Capture the Moment
Give your landscapes greater emotional impact by looking beyond the surface.
The Artist’s Magazine | 2003 September issue | By Po Pin Lin
When people stand in front of one of my paintings, I want them to feel as if they’re right there at the site. To create this feeling, I start by painting the things that I love- often scenes of my life and travels in California. Then I look for something underneath what I see, such as an atmosphere, a mood or a feeling, that best describes the moment.
Subtlety is very important, and a lot of information can be provided by simple elements. Reflections of the sky, buildings and lights can that a tree is wet, for example, or dark clouds and gloomy sky- as “The breath of Winter” (on page 35)- can indicate that a storm is coming. In some paintings I add an overall glow to capture the rich atmosphere of a sunset. I use color to add drama to my work, and I’ll exaggerate my color choices if it helps, get my message across.
Point of Reference
I prefer to work in oil on canvas. Oil allows me to create great variations in color and makes it easier to correct mistakes and keep color clean. I also find that the elasticity of a canvas allows for the most controlled, expressive brushstrokes. I use medium-textures cotton canvas. Rougher canvas wears out of the brushes too quickly, while soft canvas unnecessarily reveals each brushestrokes.
I work both en plain air and in the studio. In general, I limited myself to smaller works- rarely larger than 18×24- when painting outdoors. When I go on location, I study the area and select the senses I want to paint. Then I take lots of reference photos. I try to familiarize myself with the environment, the feeling of the moment, and the colors.
I use this combination of photos and memory when I go into the studio to design a composition for a larger painting. I pick four to five pictures that have potential, then combine and simplify the elements in each until I feel comfortable enough to start my painting. In some cases, I may also do a sketch or a small study using oil on canvas to set my composition.
When I’ve settled on a composition, I design a color palette for that particular painting. Choosing colors is mostly a matter of personal experience – and everyone’s experiences are a little different. Typically I use titanium white, Naples yellow hue, cadmium red light, cadmium orange hue, yellow ochre, permanent alizarin crimson, cobalt violet hue, burnt sienna, French ultramarine blue, cobalt blue, cerulean blue, and viridian green hue.
My subject helps determine what size the painting will be. If I’m planning a wide-open cityscape, I usually work larger than 24×36. However, if I’m focusing on a particular object, such as a street corner, a shoreline, a rock or a tree, I may work smaller. If I’m doing a large painting, I typically start by toning the canvas with brush sienna to help harmonize my colors. For medium and small paintings, I usually work directly on the canvas- the white surface seems to allow me to better explore value and hue in smaller formats.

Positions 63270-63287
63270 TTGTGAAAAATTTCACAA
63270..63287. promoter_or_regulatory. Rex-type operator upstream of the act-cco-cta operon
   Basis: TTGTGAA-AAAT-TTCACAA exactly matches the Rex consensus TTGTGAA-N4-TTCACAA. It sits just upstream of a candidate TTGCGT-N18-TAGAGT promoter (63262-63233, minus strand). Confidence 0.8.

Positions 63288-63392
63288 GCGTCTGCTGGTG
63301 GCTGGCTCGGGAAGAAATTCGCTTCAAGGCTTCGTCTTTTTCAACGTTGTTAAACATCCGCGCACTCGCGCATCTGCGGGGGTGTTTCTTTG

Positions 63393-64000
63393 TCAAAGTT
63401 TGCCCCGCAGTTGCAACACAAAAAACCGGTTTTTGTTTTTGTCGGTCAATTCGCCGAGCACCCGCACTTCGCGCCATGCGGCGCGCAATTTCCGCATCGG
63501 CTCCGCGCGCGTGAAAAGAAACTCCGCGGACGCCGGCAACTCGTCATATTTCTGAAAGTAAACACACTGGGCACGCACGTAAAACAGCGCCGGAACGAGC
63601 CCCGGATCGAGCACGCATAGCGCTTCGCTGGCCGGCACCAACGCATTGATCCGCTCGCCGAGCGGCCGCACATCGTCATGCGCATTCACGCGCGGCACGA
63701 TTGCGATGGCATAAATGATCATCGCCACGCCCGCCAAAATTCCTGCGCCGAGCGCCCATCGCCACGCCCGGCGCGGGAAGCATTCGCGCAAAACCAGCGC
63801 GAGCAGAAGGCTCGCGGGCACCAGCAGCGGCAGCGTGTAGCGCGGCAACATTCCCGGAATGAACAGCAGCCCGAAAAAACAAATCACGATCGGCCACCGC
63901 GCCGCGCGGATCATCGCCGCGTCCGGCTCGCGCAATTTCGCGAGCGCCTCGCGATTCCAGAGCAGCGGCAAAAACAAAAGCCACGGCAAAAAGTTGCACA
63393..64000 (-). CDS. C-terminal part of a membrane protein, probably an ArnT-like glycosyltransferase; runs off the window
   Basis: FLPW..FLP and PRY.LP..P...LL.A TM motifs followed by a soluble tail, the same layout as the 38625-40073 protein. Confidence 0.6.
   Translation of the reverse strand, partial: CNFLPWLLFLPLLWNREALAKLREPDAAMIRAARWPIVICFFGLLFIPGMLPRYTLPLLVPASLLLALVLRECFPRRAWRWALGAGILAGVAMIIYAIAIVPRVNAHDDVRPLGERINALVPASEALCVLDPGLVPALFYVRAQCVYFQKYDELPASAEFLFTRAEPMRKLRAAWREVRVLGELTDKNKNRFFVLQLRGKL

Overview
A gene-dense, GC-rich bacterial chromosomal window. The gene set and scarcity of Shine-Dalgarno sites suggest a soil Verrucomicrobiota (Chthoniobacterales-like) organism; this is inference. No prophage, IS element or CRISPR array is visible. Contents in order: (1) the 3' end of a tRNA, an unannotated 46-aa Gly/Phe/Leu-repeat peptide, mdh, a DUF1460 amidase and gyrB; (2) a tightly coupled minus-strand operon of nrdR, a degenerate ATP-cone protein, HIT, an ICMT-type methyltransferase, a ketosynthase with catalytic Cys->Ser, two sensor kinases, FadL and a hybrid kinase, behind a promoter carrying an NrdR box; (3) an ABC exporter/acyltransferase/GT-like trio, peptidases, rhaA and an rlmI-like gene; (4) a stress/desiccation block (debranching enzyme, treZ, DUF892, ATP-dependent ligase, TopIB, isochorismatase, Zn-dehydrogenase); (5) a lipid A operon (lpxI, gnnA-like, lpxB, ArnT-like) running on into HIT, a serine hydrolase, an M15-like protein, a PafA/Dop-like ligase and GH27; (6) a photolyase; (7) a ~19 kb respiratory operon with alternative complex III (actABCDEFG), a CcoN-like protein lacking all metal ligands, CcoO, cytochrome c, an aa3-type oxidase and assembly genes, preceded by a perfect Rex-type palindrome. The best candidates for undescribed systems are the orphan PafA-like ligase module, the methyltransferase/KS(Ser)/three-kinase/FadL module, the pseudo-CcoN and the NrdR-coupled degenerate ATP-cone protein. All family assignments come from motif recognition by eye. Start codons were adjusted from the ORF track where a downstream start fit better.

Now I’m ready to paint. I sketch the general outlines of the objects on my canvas, adding more detail around my focal points. This is very important – the drawing provided the foundation for the piece, and it must be correct. I then use burnt sienna mixed with turpentine to establish my lightest and darkest areas, and the direction of the light.
Next, I begin to color the objects. Nature is y guide here, although I often push the creative envelope. I start working at my center of interest and move outward. When the canvas is covered, I go back over the entire painting, adding color, making corrections and applying the final touches. This is my favorite part of the painting process. Sometimes I purposely show the underlying colors to give my paintings more depth and color variations.
As I work, I pay lots of attentions to edges. I typically use a painting knife to re-create texture effects, such as the roughness of rocks, the thickness of snow and the dryness of grass. I use brushes to break up the sharp edges created by the knife. Or I may use the side of a brush to create soft edges or uneven shapes. Together, brushes and painting knifes add life to a painting. Without both, a painting would be like an ocean without any waves- boring and lifeless.
I struggle most in deciding when to stop a painting, and I try to avoid overworking. I believe a good oil painting should contain some loose, powerful brushstrokes. The worse case would be to overwork a painting to the point that it loses the quality of an oil painting and looks too much like a photo.
Careful study lies at the heart of good landscape. But to capture the potential power of a scene, you must become involved n a more personal level. By looking for the nuances that suggest weather conditions, season and places, the adding the all-important ingredient of your own experiences, you’ll develop your own vocabulary – one that helps you say what you want to say, the way you want to say it.
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